“My classroom environment invites all of my students to constantly be in a state of celebration and self-empowerment at all points of the learning process. With inspirational quotes, culturally relevant images, and an explosion of color, my classroom sets the tone for the day every single day as soon as we walk in. It is one of optimism, power, and of course glitter.”

Kristen Poindexter, Kindergarten, Spring Mill Elementary School, Indianapolis, Indiana
“I try very hard to make my classroom a place where memorable experiences happen. I use songs, finger plays, movement, and interactive activities to help cement concepts in their minds. It makes my teacher heart so happy when past students walk by my classroom and start their sentence with, “Remember when we…?”. We recently transformed our classroom into a Mad Science Lab where we investigated more about our 5 Senses.”

 

Brittany, 9th Grade Biology, Dallas, Texas
“I love my classroom environment because I teach Biology, it’s easy to relate every topic back to Forensics and real-life investigations! Mystery always gets the students going!”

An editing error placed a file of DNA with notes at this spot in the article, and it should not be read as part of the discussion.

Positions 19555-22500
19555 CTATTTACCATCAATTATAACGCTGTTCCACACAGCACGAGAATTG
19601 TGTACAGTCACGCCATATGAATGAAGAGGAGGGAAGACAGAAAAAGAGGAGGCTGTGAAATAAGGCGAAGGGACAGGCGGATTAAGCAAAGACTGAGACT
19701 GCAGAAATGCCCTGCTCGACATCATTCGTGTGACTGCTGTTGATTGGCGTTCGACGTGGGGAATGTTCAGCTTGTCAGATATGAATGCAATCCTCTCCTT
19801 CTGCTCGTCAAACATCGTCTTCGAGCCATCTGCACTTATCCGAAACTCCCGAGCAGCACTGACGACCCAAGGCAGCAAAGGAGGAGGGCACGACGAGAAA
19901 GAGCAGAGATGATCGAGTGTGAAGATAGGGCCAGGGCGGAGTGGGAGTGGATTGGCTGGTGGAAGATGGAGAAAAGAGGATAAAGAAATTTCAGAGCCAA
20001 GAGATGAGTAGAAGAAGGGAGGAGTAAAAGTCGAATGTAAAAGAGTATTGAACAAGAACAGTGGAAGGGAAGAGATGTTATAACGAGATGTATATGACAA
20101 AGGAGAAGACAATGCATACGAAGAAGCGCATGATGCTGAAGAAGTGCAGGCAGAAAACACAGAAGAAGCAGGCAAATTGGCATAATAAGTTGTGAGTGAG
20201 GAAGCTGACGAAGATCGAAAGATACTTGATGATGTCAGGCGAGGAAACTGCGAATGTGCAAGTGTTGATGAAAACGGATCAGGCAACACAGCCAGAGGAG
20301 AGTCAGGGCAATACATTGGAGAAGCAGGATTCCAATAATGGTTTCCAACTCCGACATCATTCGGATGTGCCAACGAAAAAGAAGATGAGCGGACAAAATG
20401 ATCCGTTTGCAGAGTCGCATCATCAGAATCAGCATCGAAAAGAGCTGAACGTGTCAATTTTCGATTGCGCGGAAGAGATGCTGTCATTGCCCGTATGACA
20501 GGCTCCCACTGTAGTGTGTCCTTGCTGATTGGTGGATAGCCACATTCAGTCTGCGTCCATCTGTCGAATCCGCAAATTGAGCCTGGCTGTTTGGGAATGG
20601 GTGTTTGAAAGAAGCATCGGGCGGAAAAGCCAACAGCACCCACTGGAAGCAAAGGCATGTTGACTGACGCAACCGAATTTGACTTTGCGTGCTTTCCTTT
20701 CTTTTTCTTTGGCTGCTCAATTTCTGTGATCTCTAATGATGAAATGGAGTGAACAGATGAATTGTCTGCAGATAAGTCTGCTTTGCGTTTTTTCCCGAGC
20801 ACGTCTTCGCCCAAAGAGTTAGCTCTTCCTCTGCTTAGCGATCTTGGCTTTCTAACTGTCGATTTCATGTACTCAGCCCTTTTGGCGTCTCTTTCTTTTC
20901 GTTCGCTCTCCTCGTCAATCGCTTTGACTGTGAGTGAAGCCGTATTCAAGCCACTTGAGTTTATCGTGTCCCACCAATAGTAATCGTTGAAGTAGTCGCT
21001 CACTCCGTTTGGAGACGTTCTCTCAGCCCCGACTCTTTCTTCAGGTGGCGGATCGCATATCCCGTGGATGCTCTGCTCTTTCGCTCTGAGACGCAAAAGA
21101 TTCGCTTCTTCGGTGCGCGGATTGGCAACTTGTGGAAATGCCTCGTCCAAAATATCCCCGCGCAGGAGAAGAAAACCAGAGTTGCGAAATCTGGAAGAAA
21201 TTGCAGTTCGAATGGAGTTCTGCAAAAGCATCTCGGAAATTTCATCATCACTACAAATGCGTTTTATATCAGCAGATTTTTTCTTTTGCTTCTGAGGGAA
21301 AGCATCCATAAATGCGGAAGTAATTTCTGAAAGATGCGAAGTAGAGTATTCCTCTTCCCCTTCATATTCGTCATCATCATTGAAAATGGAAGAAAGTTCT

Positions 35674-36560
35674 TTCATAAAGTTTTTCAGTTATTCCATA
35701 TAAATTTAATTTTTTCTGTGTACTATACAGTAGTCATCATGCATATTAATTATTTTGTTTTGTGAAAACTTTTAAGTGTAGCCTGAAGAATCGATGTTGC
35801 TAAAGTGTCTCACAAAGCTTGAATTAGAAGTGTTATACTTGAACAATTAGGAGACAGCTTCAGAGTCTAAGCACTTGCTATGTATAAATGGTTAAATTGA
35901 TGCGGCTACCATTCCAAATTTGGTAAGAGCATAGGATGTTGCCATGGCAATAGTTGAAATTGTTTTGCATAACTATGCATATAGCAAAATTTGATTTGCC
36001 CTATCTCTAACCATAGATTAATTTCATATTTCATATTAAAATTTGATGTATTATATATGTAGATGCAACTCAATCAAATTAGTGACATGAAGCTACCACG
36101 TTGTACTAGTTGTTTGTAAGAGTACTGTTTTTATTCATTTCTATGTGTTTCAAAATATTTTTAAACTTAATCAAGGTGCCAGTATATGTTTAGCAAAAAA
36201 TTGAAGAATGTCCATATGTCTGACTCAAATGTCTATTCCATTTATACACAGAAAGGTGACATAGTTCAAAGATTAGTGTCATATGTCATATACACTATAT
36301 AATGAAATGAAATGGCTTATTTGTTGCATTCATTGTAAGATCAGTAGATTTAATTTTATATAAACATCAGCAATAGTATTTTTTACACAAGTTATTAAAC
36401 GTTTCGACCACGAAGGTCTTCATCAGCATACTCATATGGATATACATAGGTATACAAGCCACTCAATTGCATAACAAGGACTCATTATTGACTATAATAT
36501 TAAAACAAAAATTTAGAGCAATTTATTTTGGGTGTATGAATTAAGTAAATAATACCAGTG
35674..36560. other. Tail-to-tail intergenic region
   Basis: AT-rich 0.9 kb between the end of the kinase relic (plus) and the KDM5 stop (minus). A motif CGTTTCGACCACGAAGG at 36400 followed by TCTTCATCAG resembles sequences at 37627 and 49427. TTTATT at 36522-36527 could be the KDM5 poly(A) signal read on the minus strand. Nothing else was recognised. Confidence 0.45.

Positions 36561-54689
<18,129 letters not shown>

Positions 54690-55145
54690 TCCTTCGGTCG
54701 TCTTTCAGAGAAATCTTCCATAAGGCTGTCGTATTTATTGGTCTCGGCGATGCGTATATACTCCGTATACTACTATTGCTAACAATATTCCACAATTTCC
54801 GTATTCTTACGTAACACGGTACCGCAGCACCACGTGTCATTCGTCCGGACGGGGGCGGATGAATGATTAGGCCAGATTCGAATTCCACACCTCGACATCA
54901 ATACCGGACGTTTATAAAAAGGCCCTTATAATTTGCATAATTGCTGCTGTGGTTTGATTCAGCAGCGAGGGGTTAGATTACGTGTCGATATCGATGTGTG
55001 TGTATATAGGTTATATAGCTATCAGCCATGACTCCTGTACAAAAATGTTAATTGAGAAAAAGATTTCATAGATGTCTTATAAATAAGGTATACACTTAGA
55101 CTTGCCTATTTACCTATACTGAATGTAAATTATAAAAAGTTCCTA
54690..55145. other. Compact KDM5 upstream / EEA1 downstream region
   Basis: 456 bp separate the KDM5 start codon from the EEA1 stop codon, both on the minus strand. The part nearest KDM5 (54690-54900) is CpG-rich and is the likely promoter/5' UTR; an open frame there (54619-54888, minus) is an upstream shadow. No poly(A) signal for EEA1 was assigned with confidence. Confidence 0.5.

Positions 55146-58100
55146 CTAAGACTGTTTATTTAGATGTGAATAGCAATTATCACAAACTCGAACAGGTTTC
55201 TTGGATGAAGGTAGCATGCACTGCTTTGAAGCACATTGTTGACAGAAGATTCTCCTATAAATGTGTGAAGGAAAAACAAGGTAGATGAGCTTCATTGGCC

Ms. Heaton, First Grade, Westampton, New Jersey
“As an educator, it is my goal to create a classroom environment that is positive and welcoming for students. I wanted to create a learning environment where students feel comfortable and in return stimulates student learning. A classroom is a second home for students so I wanted to ensure that the space was bright, friendly, and organized for the students to be able to use each and every day.”

D’Essence Grant, 8th Grade ELA, KIPP Houston, Houston, Texas
“Intentionally decorating my classroom was my first act of showing my students I care about them. I pride myself on building relationships with my students and them knowing I care about them inside and outside of the classroom. Taking the time to make the classroom meaningful and creative as well building a safe place for our community helps establish an effective classroom setting.”

 

Jayme Wiertzema, Elementary Art, Worthington, Minnesota
“I’m looking forward to having a CLASSROOM this year. The past two years I have taught from a cart and this year my amazing school district allowed me to have a classroom in our school that is busting at the seams! I’m so excited to use my classroom environment to inspire creativity in my students, get to know them and learn from their amazing imaginations in art class!”

 

Melissa Vecchio, 4th Grade, Queens, New York
“Since so much of a student’s time is spent inside their classroom, the environment should be neat, organized, easy to move around in but most of all positive. I love to use a theme to reinforce great behavior. I always give the students a choice in helping to design bulletin boards and desk arrangements. When they are involved they take pride in the classroom, and enjoy being there.”